BY COLIN HUBBELL
Donald Trump’s candidacy can be summed up as the best reality television performance in American history…were someone keeping track of this type of thing. Unfortunately, the only people that will gain much from his real or staged downfall are those in the Clinton campaign, and anyone else connected to the modern spoils system following her inauguration. “Corporate America” will likely be the largest benefactor of the next Clinton Presidency.
Whether another President Clinton and the efforts to elevate Trump’s exposure were contrived by the DNC, or corporate sponsors and their media outlets matters little—that is what happened. The impact of Trump’s outrageous antics and bullying on undecided voters, and many Republicans, cannot be discounted. The public is now so uncomfortable with the prospects of his crude behavior in the Oval Office that they have largely forgotten about the litany of flaws with Clinton, or the history of lewd behavior from her husband. Frankly, a Manchurian candidate, or covert operative could not have done better at creating empathy for Mrs. Clinton through this phenomena of psychological political polarization; empathy for someone that showed marginal leadership in the Senate (as evidenced by her vote for the Iraq War), or accountability while Secretary of State—each position showcasing a glaring gap in foreign policy acumen. And, from her campaign contributions—or if you can even begin to imagine how money might flow through her foundation—it is clear she lacks much independence from corporate influence.
Not only has Trump made palatable a candidate that has never showed much beyond a lust for power, he has almost pushed the modern GOP toward a breaking point—the type of political party paradigm shift that occurred just a few times in American history. The fracture is deep within the GOP, and establishment Republicans are grappling with a renewed inability to relate to their base. Trump lowered “the bar” of political correctness, and debased political dialog to the point that he completely cast “the bar” off. How else could he have taken the nomination by storm from a field of seasoned politicians? But, this is an opponent that the DNC and Clinton campaign were eager to face. This is what the media sought for their ratings, because Trump is precisely what many Americans wanted injected into the boring old political process: entertainment.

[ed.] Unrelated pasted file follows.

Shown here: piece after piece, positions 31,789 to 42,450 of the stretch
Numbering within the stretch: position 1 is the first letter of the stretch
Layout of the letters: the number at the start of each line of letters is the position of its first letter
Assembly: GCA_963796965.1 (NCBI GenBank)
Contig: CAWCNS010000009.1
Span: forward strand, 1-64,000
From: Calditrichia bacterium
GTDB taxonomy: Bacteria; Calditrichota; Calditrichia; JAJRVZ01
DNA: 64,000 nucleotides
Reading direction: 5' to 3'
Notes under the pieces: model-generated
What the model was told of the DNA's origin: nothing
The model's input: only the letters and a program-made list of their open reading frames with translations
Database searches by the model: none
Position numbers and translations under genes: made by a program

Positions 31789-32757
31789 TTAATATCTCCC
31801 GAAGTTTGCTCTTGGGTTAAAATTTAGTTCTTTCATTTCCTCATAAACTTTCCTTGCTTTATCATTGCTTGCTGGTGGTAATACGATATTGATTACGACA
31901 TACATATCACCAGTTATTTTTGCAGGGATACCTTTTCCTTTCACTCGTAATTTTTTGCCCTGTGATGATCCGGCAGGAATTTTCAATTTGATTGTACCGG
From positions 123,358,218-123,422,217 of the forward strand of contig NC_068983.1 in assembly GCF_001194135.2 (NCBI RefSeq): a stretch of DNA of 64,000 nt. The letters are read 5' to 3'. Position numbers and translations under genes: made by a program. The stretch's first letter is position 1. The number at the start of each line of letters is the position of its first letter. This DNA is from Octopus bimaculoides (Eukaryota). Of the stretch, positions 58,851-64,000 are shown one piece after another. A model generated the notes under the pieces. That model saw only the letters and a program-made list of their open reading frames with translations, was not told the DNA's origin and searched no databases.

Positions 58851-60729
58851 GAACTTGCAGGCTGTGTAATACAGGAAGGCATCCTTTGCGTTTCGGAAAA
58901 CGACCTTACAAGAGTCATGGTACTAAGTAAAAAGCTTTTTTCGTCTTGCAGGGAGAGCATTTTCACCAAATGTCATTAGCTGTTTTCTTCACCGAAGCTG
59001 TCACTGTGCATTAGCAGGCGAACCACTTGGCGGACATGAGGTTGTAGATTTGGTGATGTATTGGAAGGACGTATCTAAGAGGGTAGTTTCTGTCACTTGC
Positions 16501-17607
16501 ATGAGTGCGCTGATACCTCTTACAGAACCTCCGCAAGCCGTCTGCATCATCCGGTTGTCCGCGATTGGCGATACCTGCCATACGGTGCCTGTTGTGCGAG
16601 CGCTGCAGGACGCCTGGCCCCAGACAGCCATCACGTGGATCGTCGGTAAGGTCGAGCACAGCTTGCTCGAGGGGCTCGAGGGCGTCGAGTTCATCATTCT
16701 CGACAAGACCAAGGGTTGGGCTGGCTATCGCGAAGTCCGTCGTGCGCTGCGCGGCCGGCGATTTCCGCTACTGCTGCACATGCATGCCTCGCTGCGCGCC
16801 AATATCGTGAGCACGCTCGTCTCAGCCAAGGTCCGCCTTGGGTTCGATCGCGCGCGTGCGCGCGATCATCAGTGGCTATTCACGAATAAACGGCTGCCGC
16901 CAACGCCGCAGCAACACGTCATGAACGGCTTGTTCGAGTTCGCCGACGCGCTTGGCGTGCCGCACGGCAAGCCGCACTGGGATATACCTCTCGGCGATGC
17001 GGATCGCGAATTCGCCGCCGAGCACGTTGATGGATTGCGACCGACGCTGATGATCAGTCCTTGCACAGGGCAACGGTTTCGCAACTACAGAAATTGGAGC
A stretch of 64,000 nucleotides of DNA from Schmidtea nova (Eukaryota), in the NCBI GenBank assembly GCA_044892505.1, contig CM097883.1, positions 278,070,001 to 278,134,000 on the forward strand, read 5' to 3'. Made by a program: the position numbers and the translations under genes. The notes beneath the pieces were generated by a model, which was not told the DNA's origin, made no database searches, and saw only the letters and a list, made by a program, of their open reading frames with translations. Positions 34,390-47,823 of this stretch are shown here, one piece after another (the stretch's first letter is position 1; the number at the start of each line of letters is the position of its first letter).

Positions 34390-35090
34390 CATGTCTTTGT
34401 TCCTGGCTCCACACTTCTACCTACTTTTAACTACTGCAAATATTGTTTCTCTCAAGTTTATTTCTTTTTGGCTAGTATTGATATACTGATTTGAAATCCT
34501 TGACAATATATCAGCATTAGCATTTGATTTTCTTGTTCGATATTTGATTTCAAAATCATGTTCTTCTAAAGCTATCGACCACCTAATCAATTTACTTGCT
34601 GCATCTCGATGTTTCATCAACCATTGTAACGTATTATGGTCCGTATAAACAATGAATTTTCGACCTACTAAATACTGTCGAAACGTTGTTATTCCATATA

What will follow from this election is a fallout to uncharted depths. If the House of Representatives does not flip, buckle up for four years of grossly contentious partisanship that will make Bill Clinton’s tenure seem tame. With witch hunts reminiscent of Salem, and weekly political stunts begging for media coverage, even more Americans will become disgusted by the lack of progress and process; an ugly tone permeating the nation will turn off more people every step of the way. For Hillary Clinton—with so much real and imagined baggage—the fuel for obstructionist tactics will be almost infinite in a Republican held Congress. But, Hillary Clinton is an ambitious cog in a system that promotes corporate representation posing as governance for the citizenry. She is no more corrupt or self-serving than many politicians—just more talented in many respects, and that is what is rewarded.
As always, the loser in our reductionist, dualistic system is progress. In 2016 America has been played by a willing DNC, and an incompetent, unprepared RNC. We have been forced into accepting a president that will largely maintain the status quo. This is what happens in a system where the population is pushed into partisan corners and divided by a nominating process dictated by fringes. Instead of finding common ground, we stomach continued fighting over wedge issues, even though most know something is amiss, and that this is not the 21st century we imagined. The American dream is most certainly not one where we work hard to subsidize a corporate governance that profits from global instability while outsourcing our economy and maintaining entrenched power. With four more years of lacking cohesion and leadership it will be a wonder if anyone has the energy left to dream of progress in 2020.